Indiana State Senator Dennis Kruse, a Republican, introduced a bill on Thursday, January 4, that would authorize public school districts to require students to say the Lord’s Prayer in public classrooms. Students, however, could opt out if they or their parents chose to do so, according to Opposing Views.
Part of the bill reads: “In order that each student recognize the importance of spiritual development in establishing character and becoming a good citizen, the governing body of a school corporation or the equivalent authority of a charter school may require the recitation of the Lord’s Prayer at the beginning of each school day. The prayer may be recited by a teacher, a student, or the class of students.”
The article notes, “However, the United States Supreme Court has ruled that mandating school prayer is a violation of the Establishment Clause of the First Amendment.”
The Inquisitor pointed out that the Republican senator tried to introduce legislation last year requiring schools to teach creationism and evolution as equally valid theories. His proposal which he refers to as “truth in education,” would require science teachers to provide students “proof” if they question or challenge anything during their science lessons.
Critics feel that Kruse’s proposal is simply a clever tactic to introduce topics, such as religion, into scientific discussion in the classroom.
According to indystar.com, others have argued that it is actually a valid compromise. Micah Clark, executive director of American Family Association of Indiana, states that the legislation actually protects the teachers as they would simply be answering questions. He also points out that similar legislation has passed in Louisiana and Tennessee.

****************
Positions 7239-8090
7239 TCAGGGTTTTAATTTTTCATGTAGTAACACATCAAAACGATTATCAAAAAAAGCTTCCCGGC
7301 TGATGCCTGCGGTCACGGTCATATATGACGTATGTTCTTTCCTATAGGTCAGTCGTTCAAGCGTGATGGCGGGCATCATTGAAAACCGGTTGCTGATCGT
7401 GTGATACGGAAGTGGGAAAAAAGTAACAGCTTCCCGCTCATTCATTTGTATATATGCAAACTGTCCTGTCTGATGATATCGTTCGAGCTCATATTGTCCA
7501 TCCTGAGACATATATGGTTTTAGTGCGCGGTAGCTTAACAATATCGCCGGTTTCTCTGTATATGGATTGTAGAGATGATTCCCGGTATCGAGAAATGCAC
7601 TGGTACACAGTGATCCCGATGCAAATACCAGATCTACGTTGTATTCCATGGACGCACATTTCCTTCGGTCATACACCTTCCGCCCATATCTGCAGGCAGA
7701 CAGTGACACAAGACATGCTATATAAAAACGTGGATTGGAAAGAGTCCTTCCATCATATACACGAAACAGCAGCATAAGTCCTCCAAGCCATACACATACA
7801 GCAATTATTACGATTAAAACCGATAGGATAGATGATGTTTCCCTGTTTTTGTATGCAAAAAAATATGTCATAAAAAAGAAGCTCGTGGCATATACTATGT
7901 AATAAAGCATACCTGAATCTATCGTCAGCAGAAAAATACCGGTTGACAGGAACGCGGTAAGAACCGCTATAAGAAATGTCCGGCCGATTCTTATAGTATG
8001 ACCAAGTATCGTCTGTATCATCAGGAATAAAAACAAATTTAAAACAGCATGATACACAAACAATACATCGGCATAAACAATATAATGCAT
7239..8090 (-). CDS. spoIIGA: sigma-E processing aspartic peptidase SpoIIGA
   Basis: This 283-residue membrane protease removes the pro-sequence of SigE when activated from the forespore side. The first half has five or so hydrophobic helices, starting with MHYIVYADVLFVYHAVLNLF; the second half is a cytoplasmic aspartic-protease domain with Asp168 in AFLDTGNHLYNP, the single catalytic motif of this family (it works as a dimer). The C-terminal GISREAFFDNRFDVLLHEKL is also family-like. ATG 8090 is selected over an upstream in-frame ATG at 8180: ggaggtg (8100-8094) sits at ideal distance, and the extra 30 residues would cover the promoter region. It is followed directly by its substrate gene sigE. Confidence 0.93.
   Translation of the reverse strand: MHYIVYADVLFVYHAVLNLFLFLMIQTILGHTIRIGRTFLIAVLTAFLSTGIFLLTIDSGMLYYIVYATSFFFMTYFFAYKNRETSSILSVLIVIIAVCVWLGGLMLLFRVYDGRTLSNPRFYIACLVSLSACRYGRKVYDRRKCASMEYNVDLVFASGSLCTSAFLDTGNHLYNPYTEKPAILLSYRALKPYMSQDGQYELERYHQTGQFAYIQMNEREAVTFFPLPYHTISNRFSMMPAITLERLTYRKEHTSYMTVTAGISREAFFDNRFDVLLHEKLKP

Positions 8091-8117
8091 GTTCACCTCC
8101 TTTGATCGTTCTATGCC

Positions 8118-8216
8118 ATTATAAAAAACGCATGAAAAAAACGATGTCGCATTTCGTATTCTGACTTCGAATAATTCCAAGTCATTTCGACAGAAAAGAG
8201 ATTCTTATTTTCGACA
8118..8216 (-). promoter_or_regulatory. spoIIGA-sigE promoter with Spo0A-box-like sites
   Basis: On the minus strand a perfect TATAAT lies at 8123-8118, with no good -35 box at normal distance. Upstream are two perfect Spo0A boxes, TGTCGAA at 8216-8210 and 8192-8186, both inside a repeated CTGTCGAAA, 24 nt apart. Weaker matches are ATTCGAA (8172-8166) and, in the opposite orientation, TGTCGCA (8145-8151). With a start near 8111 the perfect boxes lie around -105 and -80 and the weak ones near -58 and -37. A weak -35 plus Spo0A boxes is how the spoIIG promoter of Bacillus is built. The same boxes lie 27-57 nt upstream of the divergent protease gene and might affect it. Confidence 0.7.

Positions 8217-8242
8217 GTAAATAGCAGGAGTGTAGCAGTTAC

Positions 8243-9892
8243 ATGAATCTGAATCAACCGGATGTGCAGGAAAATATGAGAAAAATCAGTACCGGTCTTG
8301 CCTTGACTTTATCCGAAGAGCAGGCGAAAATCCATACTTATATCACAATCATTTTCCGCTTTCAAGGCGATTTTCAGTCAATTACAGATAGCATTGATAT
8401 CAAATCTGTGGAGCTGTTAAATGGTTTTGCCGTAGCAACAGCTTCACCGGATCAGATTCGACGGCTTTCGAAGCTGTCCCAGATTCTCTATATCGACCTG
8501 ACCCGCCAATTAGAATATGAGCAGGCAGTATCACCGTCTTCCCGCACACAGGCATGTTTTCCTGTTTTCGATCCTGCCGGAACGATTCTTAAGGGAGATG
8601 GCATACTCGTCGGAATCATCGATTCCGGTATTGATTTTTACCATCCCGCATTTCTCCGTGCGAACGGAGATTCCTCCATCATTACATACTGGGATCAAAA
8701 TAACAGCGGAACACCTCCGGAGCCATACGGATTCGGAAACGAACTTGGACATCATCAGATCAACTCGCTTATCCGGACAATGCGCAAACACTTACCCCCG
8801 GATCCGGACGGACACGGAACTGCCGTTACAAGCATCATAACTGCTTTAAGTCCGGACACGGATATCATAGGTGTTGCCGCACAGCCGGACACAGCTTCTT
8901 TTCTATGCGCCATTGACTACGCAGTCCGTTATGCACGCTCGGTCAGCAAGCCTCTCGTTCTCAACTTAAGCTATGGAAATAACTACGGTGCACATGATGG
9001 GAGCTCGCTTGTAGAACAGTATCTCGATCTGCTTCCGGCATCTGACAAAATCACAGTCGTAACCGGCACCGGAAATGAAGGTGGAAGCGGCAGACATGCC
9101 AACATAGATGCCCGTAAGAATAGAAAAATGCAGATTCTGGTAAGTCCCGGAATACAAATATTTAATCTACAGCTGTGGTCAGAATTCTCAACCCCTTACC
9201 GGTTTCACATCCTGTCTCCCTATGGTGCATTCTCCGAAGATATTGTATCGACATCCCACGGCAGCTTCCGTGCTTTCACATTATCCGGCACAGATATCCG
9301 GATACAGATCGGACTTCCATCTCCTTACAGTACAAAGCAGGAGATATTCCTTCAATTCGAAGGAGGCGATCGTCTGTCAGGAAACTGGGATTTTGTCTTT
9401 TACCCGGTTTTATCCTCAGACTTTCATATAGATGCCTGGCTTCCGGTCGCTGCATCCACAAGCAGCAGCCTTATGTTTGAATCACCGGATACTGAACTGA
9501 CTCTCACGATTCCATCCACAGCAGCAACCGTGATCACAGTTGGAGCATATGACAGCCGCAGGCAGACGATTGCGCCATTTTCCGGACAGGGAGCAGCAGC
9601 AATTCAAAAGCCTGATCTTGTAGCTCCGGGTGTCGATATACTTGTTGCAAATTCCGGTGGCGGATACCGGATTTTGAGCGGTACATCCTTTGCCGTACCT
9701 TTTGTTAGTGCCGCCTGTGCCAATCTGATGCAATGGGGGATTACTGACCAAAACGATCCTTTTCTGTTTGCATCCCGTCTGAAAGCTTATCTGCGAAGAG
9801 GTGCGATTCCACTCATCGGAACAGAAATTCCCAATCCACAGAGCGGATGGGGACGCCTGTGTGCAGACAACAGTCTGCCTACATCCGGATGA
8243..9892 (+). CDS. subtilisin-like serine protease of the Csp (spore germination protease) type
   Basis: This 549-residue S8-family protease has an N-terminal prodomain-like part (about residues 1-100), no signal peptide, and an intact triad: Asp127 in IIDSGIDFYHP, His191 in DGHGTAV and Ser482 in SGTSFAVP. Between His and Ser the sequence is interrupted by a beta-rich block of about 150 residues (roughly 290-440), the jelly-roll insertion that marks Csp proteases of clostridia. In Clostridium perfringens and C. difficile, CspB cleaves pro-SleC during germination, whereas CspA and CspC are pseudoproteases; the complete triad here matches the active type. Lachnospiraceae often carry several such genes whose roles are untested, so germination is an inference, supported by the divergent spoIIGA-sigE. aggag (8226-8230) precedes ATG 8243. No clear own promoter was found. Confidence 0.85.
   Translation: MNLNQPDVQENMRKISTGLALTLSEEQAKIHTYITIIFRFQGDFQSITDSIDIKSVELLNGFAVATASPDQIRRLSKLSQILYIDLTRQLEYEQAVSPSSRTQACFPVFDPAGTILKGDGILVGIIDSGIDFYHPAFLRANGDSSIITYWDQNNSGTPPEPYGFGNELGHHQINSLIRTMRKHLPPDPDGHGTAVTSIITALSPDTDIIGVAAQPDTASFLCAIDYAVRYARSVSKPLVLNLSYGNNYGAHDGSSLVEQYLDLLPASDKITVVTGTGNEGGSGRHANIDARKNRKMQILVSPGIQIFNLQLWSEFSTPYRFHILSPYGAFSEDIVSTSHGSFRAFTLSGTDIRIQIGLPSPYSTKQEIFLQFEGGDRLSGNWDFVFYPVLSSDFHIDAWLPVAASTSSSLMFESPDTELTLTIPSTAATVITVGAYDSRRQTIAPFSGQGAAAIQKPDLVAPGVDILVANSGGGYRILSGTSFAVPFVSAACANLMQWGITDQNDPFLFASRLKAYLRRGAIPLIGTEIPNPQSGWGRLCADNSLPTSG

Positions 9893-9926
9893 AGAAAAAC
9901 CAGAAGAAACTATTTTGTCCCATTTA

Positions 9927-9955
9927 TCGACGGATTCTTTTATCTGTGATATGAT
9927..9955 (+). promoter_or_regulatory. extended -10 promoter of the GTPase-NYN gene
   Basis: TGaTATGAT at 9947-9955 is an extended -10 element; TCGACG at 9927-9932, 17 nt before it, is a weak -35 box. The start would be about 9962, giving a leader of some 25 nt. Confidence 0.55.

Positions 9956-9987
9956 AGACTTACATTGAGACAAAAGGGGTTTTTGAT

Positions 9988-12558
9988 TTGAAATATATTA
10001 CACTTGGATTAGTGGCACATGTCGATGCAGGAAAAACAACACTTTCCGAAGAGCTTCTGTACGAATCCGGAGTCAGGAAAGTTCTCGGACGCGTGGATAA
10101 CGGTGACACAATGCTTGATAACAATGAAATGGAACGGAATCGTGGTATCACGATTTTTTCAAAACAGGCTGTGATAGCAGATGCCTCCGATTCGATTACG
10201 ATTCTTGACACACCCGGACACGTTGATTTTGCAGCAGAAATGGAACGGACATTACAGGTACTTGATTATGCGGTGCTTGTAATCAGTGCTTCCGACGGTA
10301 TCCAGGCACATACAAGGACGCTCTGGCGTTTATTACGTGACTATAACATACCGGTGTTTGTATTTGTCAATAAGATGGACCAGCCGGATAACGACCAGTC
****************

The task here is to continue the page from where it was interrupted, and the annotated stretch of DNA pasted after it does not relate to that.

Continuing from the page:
Senator Kruse’s new bill introducing The Lord’s Prayer in schools, is not likely to pass according to thinkprogress.org. Even his republican supporters seem leery about the bill. Republican Senate President Pro Tempore has stated that the bill has been assigned to what they refer to as a “graveyard for legislation.
In discussing prayer in public schools, a name that invariably comes up is Madalyn Murray O'Hair, once described by Time magazine as "the most hated woman in America." O'Hair made headlines when she objected to her eldest son, William, participating in Bible readings in the Baltimore public schools. According to atheism about.com, her case was later combined with another from Pennsylvania, Abbington School District v. Schempp, in which the Supreme Court invalidated such practices in public schools across the country.
People commonly credit Murray O'Hair, who later founded the American Atheists, with getting prayer removed from public schools. Her son William Murray, who was involved in the celebrated litigation, later became a committed Christian. He describes being raised by America’s most famous atheist in what has been called a “riveting and redemptive” book, My Life without God. Murray acknowledges the lasting negative impact that his mother had on the gradual worsening of conditions in public education, culminating in the recent Newtown massacre: “My mother, atheist Madalyn Murray O’Hair, fought to make the public schools the armed camps they are today by removing prayer, the recognition of the authority of God.”
Indiana Senator Kruse’s proposal is an attempt to put prayer back into the public schools, in Indiana, at least.